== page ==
‘Best of’ lists drive people crazy. It could be who is the greatest president, who is the best athlete or some inane topic that will lead to long arguments among friends. Music is no different.
Rolling Stone’s new list of “The 500 Greatest Albums of All Time” was published this week. RS first completed this exercise in 2003. Nine years later, they did an update. In 2020, it was time for more than an update. They tore down the original and came up with a totally new and different list of the greatest albums.
These types of things are as subjective as it gets. People’s tastes change over seventeen years. What sounded great in 2003 may not hold up or be as relevant seventeen years later. Remember when you heard an album for the first time, you thought it was the best thing ever, ran out to purchase it and a week later, you can’t imagine what you were thinking? There’s a lot of that thinking in comparing the old and the new lists!
To make up this list, Rolling Stone had over three hundred artists, producers, critics and music industry figures come up with their own Top 50 list. They put them together and voila…we have a brand new 500 Greatest Albums list!
The biggest changes are there are one hundred fifty-four albums on the list that weren’t on the two previous editions. Also, while the first two lists were heavy with what’s considered rock albums, this one has a wider variety of different music genres. There are many more rap/hip hop albums than in the original.
What are the most controversial decisions of the list? I think there are three:
. Lauryn Hill’s, ‘The Miseducation of Lauryn Hill’ moved into the number 10 location. How and why did it move up over three hundred spots?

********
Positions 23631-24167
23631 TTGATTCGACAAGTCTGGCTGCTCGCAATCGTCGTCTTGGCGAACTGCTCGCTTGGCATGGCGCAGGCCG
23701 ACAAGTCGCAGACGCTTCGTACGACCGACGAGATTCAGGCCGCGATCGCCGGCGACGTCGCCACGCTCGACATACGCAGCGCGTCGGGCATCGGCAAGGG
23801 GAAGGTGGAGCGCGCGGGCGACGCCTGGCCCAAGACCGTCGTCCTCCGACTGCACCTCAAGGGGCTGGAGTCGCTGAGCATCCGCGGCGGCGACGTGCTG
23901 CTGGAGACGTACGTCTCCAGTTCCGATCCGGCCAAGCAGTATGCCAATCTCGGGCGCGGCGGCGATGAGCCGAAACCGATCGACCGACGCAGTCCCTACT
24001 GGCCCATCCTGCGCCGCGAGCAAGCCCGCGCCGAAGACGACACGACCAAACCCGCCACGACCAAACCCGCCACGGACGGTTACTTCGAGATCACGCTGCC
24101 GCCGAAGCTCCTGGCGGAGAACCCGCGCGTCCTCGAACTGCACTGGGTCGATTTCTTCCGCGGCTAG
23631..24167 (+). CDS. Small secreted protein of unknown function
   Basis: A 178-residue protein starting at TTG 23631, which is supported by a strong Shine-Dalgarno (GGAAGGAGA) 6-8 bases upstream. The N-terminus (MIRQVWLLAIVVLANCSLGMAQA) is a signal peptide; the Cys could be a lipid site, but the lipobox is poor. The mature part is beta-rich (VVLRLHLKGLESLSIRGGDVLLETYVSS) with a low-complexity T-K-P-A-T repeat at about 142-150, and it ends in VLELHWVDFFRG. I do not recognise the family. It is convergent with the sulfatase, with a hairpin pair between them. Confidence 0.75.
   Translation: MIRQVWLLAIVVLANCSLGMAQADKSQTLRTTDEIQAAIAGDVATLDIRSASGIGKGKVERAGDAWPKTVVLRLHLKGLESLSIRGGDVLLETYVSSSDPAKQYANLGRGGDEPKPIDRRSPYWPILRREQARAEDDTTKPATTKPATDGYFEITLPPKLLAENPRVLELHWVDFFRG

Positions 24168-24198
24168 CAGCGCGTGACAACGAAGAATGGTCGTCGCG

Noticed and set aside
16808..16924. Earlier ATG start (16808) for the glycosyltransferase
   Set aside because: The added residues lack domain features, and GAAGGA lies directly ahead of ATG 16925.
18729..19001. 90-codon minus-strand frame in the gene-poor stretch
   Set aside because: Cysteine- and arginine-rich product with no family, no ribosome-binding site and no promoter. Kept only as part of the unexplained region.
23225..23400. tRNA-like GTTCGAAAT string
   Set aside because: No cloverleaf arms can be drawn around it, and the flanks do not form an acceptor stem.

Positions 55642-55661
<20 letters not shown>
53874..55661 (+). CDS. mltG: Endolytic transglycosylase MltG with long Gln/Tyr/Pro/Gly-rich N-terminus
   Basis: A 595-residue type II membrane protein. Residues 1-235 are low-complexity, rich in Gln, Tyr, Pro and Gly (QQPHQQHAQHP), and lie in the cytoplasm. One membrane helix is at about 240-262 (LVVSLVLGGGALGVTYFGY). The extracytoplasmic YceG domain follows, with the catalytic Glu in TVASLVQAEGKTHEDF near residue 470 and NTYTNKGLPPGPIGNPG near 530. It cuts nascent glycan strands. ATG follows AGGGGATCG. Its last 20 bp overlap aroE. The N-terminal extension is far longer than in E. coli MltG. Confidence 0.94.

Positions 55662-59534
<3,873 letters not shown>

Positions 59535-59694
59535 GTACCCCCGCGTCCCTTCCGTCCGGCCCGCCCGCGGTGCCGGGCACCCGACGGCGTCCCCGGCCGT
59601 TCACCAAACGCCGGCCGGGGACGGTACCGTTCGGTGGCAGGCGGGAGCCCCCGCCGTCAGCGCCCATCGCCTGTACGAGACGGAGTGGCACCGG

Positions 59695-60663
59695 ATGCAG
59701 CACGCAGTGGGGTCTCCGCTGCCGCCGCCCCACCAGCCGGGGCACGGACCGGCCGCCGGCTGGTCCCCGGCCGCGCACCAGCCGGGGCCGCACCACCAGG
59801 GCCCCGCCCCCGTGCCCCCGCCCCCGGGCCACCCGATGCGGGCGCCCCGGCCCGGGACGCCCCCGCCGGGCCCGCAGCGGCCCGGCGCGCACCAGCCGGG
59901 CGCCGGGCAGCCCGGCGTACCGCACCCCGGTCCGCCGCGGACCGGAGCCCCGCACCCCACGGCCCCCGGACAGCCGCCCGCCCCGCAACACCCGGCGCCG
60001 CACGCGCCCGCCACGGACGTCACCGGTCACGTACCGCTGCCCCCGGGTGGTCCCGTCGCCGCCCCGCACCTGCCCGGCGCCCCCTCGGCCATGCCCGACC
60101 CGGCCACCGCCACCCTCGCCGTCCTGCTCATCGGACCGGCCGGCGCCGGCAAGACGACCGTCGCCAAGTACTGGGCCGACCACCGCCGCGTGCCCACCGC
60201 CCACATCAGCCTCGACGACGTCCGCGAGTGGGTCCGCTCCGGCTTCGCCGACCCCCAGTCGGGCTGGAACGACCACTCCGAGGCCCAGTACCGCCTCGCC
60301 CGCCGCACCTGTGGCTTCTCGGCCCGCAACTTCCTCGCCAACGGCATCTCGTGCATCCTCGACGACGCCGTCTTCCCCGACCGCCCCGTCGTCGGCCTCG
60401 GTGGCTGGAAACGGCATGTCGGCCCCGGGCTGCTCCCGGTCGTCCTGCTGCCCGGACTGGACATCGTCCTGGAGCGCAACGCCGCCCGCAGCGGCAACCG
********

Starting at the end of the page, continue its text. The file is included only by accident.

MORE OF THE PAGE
. The Beatles, ‘Sgt. Pepper’s Lonely Heart’s Club Band’ went from the top album to number twenty-four. Why did an album that was almost always considered the greatest, drop so far? Why did two Beatles’ albums, ‘Revolver” and “Abbey Road’ rate higher?
. Marvin Gaye’s ‘What’s Going On’ is the new Number One! It was socially relevant during the protest era and dysfunctional reign of Richard Nixon and now may be even more relevant during the protest era and dysfunctional reign of Donald Trump. But is that enough to make it the greatest of all time?
So did Rolling Stone get it right this time? This is their top ten:
10. Lauryn Hill: ‘The Miseducation of Lauryn Hill’
9. Bob Dylan: ‘Blood On The Tracks’
8. Prince and the Revolution: ‘Purple Rain’
7. Fleetwood Mac: ‘Rumors’
6. Nirvana: ‘Nevermind’
5. The Beatles: ‘Abbey Road’
4. Stevie Wonder: ‘Songs in the Key of Life’
3. Joni Mitchell: ‘Blue’
2. The Beach Boys: ‘Pet Sounds’
1. Marvin Gaye: ‘What’s Going On’
It truly is a diverse list of different genres of music. Seven of the ten were recorded close to five decades ago and they still hold up. But are they really the best of the best? Let the arguments begin!
Related Post: The 10 Best Albums of the 1970’s
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